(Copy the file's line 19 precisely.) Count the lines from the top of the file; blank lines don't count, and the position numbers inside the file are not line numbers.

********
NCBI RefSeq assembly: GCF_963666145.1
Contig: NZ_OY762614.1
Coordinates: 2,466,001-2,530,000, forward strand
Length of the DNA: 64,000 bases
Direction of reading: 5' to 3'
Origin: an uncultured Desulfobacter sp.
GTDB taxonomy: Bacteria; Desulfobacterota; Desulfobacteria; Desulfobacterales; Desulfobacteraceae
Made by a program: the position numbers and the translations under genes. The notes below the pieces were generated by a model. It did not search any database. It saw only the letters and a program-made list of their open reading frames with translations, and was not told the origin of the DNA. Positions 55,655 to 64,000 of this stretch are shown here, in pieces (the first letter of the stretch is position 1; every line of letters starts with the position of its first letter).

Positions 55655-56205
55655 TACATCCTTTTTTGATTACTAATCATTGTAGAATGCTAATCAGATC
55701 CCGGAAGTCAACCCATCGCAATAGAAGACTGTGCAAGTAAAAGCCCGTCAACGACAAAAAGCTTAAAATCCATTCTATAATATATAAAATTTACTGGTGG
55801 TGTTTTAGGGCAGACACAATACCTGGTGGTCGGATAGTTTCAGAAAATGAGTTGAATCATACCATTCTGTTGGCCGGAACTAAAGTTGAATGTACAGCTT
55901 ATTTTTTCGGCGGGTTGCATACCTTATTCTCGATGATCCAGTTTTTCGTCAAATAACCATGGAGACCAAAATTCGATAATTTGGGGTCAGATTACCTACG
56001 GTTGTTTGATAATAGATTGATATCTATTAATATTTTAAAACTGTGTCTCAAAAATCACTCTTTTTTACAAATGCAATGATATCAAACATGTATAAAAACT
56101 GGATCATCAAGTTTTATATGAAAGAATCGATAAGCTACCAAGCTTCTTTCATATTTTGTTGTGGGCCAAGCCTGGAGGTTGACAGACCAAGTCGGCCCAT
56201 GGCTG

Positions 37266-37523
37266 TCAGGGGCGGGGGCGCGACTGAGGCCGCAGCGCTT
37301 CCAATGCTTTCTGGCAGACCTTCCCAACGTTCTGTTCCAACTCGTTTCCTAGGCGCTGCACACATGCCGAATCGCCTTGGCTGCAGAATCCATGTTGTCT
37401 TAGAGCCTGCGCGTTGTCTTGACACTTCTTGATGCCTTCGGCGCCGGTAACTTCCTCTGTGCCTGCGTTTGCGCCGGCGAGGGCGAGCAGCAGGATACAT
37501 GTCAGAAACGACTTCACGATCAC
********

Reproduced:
37301 CCAATGCTTTCTGGCAGACCTTCCCAACGTTCTGTTCCAACTCGTTTCCTAGGCGCTGCACACATGCCGAATCGCCTTGGCTGCAGAATCCATGTTGTCT